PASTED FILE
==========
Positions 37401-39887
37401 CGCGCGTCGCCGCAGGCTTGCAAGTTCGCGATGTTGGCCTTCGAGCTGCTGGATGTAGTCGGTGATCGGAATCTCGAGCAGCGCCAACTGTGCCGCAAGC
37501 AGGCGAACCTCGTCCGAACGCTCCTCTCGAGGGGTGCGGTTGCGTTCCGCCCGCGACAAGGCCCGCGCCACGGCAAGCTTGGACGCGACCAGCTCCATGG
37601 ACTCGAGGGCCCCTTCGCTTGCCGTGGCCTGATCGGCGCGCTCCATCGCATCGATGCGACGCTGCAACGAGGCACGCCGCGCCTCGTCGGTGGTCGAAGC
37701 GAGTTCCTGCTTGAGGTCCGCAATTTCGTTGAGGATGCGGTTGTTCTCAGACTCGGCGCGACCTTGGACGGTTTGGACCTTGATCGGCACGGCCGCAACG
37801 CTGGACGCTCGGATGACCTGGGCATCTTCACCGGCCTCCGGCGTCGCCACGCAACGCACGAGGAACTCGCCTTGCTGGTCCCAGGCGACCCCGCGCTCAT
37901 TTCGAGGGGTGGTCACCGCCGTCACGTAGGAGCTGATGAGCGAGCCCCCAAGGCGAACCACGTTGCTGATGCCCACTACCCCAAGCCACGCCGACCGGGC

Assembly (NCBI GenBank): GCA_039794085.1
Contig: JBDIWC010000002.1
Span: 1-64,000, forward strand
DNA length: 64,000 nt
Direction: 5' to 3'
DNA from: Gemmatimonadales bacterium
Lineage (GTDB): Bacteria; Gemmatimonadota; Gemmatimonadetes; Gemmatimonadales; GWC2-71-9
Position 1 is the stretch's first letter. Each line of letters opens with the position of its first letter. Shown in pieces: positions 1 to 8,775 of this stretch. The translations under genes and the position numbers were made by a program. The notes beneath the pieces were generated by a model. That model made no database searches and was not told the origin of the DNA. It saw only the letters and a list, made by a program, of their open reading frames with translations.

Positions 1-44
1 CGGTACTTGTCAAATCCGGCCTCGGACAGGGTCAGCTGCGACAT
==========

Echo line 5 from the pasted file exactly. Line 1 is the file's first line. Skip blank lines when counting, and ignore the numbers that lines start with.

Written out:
37701 GAGTTCCTGCTTGAGGTCCGCAATTTCGTTGAGGATGCGGTTGTTCTCAGACTCGGCGCGACCTTGGACGGTTTGGACCTTGATCGGCACGGCCGCAACG